The most common approach to treating mental health issues involves one or a combination of the following:
Therapy (talking therapy)
The earlier you seek help for any mental health you are experiencing, the faster you can start enjoying a higher quality of life.
Choosing the right mental health specialist is very important to how effective your therapy and treatment plan are. Things to consider when selecting the right specialist for you include:
Recommendations from your primary care physician
Recommendations from friends and family
Licensing, certification, and education (you can check such online resources as Psychology Today³, Good Therapy³, American Psychiatric Association⁴, or Choosing Therapy⁵)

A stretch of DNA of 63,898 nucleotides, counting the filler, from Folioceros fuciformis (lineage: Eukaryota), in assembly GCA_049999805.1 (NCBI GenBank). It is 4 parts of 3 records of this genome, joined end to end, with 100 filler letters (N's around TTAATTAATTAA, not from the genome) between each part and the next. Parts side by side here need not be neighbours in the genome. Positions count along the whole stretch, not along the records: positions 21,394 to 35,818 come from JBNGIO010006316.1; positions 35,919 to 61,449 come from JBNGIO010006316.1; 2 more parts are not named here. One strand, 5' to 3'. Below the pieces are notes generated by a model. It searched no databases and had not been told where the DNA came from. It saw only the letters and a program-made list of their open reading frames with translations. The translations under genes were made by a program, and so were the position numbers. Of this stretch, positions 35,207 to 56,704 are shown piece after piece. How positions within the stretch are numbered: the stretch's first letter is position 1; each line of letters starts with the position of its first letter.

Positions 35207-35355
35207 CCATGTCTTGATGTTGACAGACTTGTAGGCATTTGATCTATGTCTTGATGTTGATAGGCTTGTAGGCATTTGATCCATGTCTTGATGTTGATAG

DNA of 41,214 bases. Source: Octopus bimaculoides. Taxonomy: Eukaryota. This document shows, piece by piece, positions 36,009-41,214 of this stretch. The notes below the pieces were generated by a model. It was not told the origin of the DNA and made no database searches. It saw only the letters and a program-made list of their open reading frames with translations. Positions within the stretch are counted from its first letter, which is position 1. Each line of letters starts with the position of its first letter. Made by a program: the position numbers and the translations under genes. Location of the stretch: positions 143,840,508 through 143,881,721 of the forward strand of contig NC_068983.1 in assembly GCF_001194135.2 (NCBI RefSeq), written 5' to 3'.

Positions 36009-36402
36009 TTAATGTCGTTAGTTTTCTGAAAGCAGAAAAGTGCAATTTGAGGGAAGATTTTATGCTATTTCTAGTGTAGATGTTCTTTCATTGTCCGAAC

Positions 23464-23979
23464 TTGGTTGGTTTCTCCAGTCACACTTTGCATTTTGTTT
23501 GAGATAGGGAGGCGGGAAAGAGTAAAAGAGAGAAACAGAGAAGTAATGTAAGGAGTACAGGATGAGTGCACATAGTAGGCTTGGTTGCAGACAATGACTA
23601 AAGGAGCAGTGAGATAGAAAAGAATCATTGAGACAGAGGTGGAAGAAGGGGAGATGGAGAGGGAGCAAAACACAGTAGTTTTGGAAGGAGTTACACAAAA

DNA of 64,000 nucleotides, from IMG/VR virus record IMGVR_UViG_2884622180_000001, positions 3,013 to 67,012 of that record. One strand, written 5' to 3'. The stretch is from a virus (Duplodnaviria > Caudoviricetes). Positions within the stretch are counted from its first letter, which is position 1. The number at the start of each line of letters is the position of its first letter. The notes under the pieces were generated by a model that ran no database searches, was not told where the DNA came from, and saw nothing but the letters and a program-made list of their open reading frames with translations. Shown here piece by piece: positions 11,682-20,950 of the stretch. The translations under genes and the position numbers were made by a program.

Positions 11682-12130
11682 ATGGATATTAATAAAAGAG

Costs and insurance coverage
Scheduling flexibility (many therapists offer online therapy sessions)
The emotional connection and trust you build with a therapist are vital to your recovery. Research has shown that the quality of this relationship is the single most important predictor of treatment success. If there is no sense of rapport, you should consider other candidates.
Starting from 2014⁶, all new individual and small group health insurance plans must cover mental health services. Medicaid programs also provide some mental health services.
However, the extent of coverage can vary. In most cases, there will be a deductible. That's why it's important to consider rates at the therapist selection stage.
Make sure to study your health insurance plan to get the details and ensure it fits your needs. The Affordable Care Act demands all health insurers provide an easy-to-understand health insurance plan summary. If you have questions, ask your provider for clarification.